OSCAR WALLACE SANFORD

BIOGRAPHY

AS RECORDED IN:

COMMEMORATIVE BIOGRAPHICAL RECORD OF 
TOLLAND AND WINDHAM COUNTIES CONNECTICUT.

BIOGRAPHICAL SKETCHES OF PROMINENT AND REPRESENTATIVE  CITIZENS AND OF MANY OF THE EARLY SETTLED FAMILIES
PUBLISHER: J.H.BEERS & CO., CHICAGO; 1903     P.  715

OSCAR WALLACE SANFORD.  In business, social and political circles the name of Oscar Wallace Sanford, and that of his son, Frederick G. Sanford, call forth the esteem and respect of the citizens of Stafford, Tolland Co., Conn.  The former was born Oct. 20, 1827, in Fall River, Mass., a son of Isaac Lawton and Elizabeth (Stephens) Sanford, the former of whom was born in 1806, in Rhode Island, and died in Paris, Ky.  In 1826 he was united in marriage to Elizabeth Stephens.  In his youth he served an apprenticeship to the carding trade, in Providence, R.I., and later worked in that city as a journeyman, working also in his native city of Fall River.

In 1837 Mr. Sanford located in Stafford, Conn., that busy manufacturing center attracting many skilled workmen, and for six years he continued to act as superintendent of the Staffordville Woolen mills, going thence to Glastonbury, Conn., where he spent two years in the same position with the Hale Woolen mills.  His next change was to Berlin, Conn., and there he purchased a water privilege and erected an establishment of his own, which he successfully conducted for three years, selling then and locating at Catskill, N.Y., where for the two following years he was again employed as mill superintendent.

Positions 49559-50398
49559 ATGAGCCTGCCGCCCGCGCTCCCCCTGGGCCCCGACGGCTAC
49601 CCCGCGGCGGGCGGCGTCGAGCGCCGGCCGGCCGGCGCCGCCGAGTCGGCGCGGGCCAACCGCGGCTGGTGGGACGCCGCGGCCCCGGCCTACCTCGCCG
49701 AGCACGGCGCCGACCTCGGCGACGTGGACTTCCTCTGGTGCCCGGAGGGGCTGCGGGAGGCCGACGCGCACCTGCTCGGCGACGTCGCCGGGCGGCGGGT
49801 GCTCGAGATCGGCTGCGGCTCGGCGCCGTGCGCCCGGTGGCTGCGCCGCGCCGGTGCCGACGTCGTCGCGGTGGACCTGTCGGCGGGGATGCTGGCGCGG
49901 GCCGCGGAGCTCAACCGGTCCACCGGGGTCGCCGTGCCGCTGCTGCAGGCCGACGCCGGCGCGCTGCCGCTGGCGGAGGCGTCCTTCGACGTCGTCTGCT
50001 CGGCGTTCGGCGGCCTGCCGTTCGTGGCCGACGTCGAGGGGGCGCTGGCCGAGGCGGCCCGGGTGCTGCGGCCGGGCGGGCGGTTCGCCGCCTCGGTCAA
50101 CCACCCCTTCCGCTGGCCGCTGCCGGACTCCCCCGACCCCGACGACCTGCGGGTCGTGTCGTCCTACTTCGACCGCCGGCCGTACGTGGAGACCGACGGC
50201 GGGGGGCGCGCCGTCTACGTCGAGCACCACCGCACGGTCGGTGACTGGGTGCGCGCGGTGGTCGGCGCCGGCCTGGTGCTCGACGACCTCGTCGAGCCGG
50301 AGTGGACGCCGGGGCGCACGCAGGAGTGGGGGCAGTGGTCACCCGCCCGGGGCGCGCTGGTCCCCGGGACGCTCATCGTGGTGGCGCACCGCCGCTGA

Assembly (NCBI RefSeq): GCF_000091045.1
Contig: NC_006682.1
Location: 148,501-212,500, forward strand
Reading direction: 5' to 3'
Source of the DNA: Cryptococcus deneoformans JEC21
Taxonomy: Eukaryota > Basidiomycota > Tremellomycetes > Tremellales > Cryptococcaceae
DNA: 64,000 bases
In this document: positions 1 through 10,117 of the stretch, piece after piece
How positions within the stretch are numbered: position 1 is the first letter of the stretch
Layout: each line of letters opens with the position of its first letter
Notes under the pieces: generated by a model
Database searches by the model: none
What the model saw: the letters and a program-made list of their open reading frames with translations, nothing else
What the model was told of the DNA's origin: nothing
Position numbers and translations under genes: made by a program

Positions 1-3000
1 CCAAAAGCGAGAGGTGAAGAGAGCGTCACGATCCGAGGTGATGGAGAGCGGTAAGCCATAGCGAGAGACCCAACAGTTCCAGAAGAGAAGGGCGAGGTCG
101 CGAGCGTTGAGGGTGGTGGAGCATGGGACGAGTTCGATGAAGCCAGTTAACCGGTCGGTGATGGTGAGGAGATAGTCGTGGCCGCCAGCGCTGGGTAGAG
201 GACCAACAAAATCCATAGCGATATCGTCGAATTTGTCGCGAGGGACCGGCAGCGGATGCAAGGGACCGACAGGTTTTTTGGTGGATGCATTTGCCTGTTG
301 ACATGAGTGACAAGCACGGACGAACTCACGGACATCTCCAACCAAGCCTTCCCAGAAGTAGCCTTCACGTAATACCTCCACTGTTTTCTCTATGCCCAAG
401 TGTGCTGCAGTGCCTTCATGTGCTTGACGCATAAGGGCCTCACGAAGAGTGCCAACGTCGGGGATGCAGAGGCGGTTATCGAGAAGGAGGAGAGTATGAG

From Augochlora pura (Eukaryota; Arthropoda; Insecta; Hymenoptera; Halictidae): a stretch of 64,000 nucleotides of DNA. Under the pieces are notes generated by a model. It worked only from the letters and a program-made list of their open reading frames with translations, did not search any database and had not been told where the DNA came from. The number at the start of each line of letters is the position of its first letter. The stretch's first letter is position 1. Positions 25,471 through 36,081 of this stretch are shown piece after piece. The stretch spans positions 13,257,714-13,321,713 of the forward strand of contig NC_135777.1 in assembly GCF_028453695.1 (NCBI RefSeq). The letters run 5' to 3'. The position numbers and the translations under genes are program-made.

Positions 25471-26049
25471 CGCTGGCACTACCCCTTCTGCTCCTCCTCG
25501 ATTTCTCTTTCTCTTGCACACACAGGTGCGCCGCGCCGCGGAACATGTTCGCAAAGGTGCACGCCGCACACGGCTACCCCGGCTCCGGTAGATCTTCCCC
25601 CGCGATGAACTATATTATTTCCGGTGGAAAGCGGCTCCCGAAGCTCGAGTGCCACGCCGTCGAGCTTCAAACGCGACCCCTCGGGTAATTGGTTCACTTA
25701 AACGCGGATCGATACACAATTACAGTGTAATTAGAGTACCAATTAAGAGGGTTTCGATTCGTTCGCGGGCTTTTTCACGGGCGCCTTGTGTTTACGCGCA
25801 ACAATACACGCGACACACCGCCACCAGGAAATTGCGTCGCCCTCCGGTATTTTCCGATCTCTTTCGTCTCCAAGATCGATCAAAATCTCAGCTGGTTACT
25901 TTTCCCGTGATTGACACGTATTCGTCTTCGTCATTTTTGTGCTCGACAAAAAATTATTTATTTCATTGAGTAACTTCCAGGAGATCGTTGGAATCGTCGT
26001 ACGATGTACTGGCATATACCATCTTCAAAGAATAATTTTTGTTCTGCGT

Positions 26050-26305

This enterprise, however, was not sufficient to satisfy the energy and business capacity of Mr. Sanford, and at the close of his two-years’ engagement, he purchased a flour and grist mill in Erie, Pa., and was engaged in a very prosperous business, when the outbreak of the Civil war so disarranged commercial affairs and likewise offered other avenues, that Mr. Sanford closed out his mill business and went South, locating in Paris, Ky., where he purchased a plant and embarked in the manufacturing of Kentucky jeans, the business being a successful one all through the war.  There he died, his wife dying in Cromwell, Conn.  Their children were:  Oscar W., of this sketch;  Cornelius, a painter and paper-hanger, by trade, who never married, and died in Monson, Mass.;  Orson, also a painter and paper-hanger, who died in Bridgeport, Conn.;  Augustine, who is a merchant tailor, residing in Housatonic, Mass.;  Isaac, by trade a blacksmith, who resides in San Francisco, Cal., although he has followed the sea for many years.  The second marriage of Mr. Sanford was to Eliza Winchell, of Rockville, and she died in Paris, Ky.  Three children were born to this union.